“China is going to really struggle to win people’s trust,” said Tom Miller, author of ”China’s Asian Dream,” a recent book about the New Silk Road. The forum needs to “persuade people what they are doing is win-win and not a double-win for China.”
Who’s attending the forum?
Hundreds of senior officials and dignitaries will convene at a Beijing lakeside retreat, including Russian President Vladimir Putin and Philippine President Rodrigo Duterte. North Korea also will send a delegation, despite deteriorating ties with its ally China.
Italian Prime Minister Paolo Gentiloni plans to attend, the one representative from the Group of Seven nations, a disappointment for China. Matthew Pottinger, one of the Trump administration’s main Asia policymakers, is expected to lead a small group. Heads of the
Bright orange and yellow signs plastered at Beijing bus stops announce the summit’s “mutual benefits.” Last week, the official New China News Agency ran more than 250 articles mentioning the initiative.
The state-run China Daily newspaper referred to the project as a “new trajectory for mankind.” It also released a series of videos this week featuring an American journalist telling his daughter a bedtime story — about the infrastructure plan.
What’s this meeting actually going to accomplish?
Analysts don’t anticipate big surprises. Most deals, they say, were scripted long in advance.
As with much in China, the symbolism counts.
Officials are expected to emphasize the globalization Xi championed in his January speech at the World Economic Forum in Davos, Switzerland. They’ll also try to soothe participants anxious about China’s intentions and Western countries worried about transparency and oversight.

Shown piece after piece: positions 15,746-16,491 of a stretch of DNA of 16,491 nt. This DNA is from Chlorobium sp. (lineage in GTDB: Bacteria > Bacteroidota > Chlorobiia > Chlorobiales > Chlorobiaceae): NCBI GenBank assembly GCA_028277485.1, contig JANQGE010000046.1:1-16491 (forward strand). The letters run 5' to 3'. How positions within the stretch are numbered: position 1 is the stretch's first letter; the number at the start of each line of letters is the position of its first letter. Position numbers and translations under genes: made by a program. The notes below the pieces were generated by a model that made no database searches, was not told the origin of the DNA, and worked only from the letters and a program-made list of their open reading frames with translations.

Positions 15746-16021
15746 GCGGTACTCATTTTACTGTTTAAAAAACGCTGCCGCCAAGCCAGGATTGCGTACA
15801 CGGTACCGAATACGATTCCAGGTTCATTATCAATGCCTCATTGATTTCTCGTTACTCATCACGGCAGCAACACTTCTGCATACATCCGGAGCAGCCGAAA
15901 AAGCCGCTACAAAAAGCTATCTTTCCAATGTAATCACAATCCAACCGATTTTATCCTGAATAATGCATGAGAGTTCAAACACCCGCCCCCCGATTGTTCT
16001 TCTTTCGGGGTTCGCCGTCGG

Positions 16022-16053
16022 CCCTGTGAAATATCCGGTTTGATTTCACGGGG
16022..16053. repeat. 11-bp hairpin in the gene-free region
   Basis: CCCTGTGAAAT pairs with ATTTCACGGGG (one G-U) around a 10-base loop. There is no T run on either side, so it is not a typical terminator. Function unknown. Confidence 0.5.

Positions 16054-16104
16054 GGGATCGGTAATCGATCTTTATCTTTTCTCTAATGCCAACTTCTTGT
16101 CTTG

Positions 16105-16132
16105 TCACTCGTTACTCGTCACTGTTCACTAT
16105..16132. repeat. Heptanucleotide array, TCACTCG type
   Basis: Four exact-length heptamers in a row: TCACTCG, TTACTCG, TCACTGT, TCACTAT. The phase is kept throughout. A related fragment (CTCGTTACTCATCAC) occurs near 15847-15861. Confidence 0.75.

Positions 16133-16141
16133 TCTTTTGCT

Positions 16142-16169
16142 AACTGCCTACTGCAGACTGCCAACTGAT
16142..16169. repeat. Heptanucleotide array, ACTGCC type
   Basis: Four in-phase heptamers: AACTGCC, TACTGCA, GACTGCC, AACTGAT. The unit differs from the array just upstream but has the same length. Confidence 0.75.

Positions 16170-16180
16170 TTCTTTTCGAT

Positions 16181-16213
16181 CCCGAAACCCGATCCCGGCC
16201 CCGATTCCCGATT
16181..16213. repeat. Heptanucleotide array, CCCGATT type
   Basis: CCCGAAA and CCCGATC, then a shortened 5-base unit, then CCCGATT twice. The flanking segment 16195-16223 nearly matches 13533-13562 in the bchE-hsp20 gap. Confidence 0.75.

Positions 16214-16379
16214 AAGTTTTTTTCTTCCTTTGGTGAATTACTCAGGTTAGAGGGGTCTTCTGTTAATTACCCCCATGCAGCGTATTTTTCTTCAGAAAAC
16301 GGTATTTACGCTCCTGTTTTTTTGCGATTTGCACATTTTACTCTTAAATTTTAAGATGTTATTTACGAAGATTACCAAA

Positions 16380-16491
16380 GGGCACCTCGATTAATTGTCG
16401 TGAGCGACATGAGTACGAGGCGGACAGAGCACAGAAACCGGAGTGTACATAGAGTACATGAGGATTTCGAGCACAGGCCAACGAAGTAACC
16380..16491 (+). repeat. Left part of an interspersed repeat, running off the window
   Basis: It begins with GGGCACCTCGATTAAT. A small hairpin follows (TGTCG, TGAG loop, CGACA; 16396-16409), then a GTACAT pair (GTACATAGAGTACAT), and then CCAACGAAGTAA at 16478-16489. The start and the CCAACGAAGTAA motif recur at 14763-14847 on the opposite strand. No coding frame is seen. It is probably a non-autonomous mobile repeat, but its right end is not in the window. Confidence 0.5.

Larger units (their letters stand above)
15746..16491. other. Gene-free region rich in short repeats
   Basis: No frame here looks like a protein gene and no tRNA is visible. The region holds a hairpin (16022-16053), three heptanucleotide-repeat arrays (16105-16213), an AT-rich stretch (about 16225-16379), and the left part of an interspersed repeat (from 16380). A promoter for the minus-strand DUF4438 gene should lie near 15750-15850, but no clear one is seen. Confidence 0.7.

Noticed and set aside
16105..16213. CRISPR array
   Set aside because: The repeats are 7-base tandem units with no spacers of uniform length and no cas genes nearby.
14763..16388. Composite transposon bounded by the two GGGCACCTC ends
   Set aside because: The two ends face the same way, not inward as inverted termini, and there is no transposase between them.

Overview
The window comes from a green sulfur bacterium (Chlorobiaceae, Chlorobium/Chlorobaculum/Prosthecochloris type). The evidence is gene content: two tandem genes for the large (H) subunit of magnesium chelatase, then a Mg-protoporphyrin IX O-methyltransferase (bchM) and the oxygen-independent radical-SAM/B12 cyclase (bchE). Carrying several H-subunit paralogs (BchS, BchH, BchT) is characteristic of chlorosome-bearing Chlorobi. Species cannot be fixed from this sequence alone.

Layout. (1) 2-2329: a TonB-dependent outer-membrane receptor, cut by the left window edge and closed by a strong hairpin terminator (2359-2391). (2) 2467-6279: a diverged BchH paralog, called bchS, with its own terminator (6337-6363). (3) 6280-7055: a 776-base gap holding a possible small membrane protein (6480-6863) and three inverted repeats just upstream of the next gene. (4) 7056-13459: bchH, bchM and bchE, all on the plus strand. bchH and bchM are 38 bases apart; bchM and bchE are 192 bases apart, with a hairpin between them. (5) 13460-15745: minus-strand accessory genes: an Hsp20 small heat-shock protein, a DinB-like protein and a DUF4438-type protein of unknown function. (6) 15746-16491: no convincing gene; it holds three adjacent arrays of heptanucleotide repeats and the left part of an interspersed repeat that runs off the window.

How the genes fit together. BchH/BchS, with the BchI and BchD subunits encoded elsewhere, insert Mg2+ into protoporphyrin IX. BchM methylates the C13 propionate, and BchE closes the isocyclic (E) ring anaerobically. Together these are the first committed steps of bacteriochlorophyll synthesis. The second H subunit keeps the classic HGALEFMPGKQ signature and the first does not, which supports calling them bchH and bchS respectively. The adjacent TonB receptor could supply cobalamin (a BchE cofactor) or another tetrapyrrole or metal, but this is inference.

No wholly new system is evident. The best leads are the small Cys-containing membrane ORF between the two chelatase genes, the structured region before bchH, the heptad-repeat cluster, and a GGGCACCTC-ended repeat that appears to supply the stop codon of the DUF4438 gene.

How, for example, will the project address corruption in Central Asia or environmental standards in Laos? What are the consequences to investing in highly volatile regions with questionable human rights and business records?
“The summit is meant to satisfy, especially Western requests, for greater institutionalism of the whole project,” said Jan Gaspers, head of the European China Policy Unit at Mercator Institute for China Studies in Berlin. “There’s good reason to be skeptical.”
Who’s going to pay for this new Silk Road?
Right now, mostly China.
The government has created a $40-billion Silk Road Fund for the infrastructure projects. Money will also come from the Chinese-led Asian Infrastructure Investment Bank and the New Development Bank, a Shanghai institution for BRICS, an association of emerging markets led by Brazil, Russia, India, China and South Africa.
China could funnel investments worth up to $502 billion over the next five years, according to a recent Credit Suisse report. Most funds, it said, will flow into countries such as Russia, Egypt, the Philippines and Iran.
Much of Chinese financing, officials insist, will come in the way of loans. But lending money to less stable regions also creates new hazards.
“If it was easy to say, ‘We’re going to dump a bunch of money in Kazakhstan,’ it probably would have already been done by entities that have experience in this,” said Andrew Polk, director of China research at Medley Global Advisors in Beijing.
“There’s a risk China overextends itself abroad and some of this backfires.”
Nicole Liu in the Los Angeles Times’ Beijing bureau contributed to this report.
Meyers is a special correspondent.